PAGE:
A young Josephine is introduced into a dark and sinister world that will alter her life and her destiny forever.
“Na Na Na Na, Na Na Na Na, Hey Hey Hey, goodbye” She hated that song, especially those lines, but still she sung. She murmured more than anything as she did her work.
“Na Na Na Na…” the words, or sounds as it were, were empty, meaningless even, but not for Jo. To her, they were like mother’s milk, life affirming, and her very reason to take the next breath. It had been that way for a long time. That song was her motivation, her muse, her signature.
“Na Na Na Na…” her Daddy had liked that song. He played it every time his favorite team won a game. It was either baseball or basketball, she couldn’t remember anymore. Maybe it was football. Yeah, football. That is what made it strange in the end, hearing that misplaced gurgling and bumbling over the sound of raucous football fans on the big screen TV in Daddy’s game room. That sound didn’t fit. That sound made her come, even though she rarely dared during football season. Daddy could be passionate.
“Hey Hey Hey…” His eyes were open, wide open staring up at his own entrails in bloody fist of some stranger. The origin of the gurgling sound became evident when she saw the deep red blood bubbling over Daddy’s lips. They were chapped. He’d been screaming. Why hadn’t she heard? She was just next door doing homework with a girl from 3rd period. Why had none of them heard? That is when she realized, she’d dropped her books, right where she was standing. Then he saw her. His eyes were an icy cold blue she had never before seen and would never forget again. The man holding her Daddy’s life in his hands, the man who’d taken her 6’4 daddy and turned him into a bloody puddle on the TV room floor was staring right into the depths of her being. He’d seen her and she’d seen him, and they’d seen each other and either would ever forget. Daddy’s face fell to the side and panic filled his expression for what had to be the last time as the blood spilled down his face.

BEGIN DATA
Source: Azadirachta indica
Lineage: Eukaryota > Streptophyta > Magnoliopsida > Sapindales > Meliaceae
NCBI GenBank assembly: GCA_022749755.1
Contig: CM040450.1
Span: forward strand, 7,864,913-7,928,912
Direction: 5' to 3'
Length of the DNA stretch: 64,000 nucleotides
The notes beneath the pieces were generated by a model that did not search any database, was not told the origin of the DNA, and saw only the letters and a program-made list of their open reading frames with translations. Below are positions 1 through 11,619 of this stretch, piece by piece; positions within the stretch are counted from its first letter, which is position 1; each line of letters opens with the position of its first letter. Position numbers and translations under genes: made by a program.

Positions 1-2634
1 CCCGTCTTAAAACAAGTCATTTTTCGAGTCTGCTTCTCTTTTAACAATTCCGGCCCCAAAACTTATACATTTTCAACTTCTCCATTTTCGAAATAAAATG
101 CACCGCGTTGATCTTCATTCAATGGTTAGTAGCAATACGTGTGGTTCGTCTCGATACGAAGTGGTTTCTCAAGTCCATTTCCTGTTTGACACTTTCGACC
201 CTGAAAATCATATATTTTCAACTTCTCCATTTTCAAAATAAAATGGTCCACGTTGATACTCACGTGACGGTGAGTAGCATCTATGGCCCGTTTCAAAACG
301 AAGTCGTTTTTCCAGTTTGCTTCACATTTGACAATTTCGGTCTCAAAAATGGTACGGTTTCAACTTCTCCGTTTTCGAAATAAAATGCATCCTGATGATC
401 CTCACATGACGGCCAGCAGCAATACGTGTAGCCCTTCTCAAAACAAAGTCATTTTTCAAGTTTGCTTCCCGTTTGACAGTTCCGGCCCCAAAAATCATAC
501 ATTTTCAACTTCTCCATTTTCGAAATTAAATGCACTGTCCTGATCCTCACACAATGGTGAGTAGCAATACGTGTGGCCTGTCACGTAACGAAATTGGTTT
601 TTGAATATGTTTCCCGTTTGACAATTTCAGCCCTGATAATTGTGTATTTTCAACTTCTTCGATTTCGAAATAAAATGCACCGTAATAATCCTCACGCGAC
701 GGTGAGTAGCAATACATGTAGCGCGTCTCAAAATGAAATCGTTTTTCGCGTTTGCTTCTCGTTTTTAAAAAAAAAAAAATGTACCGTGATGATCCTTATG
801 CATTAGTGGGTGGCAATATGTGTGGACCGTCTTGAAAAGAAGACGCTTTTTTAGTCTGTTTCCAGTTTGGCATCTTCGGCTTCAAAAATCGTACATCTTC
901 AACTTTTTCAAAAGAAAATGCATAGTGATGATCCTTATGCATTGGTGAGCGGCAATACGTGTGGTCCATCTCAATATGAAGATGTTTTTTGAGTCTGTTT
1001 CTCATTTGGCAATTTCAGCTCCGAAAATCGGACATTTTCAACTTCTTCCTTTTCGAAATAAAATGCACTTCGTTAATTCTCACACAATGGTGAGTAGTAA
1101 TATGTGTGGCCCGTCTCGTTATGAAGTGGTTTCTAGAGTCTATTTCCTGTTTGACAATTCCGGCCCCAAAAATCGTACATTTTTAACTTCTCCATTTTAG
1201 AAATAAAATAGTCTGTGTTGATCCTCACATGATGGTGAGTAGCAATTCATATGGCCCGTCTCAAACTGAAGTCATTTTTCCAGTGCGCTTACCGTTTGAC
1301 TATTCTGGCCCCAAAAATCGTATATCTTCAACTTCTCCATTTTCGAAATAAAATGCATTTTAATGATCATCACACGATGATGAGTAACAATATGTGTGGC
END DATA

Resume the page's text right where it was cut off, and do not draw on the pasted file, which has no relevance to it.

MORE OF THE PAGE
“Run Josephine, run.” He gurgled his last words, and run she did, as hard and fast as she could. She ran from the last place she would ever feel safe, the last place she could remember as home. She ran and she never stopped running until she found him again.
A slight smile curved her lips as she stapled a portion of the blue eyed stranger’s small intestine to the wall above his head as he screamed. He’d live long enough to feel it all. She’d made sure of that. Just like with her daddy, no one would hear his cries for help, no one. She whispered along with record playing in the background, “Na Na Na Na, Na Na Na Na, Hey Hey Hey, goodbye.”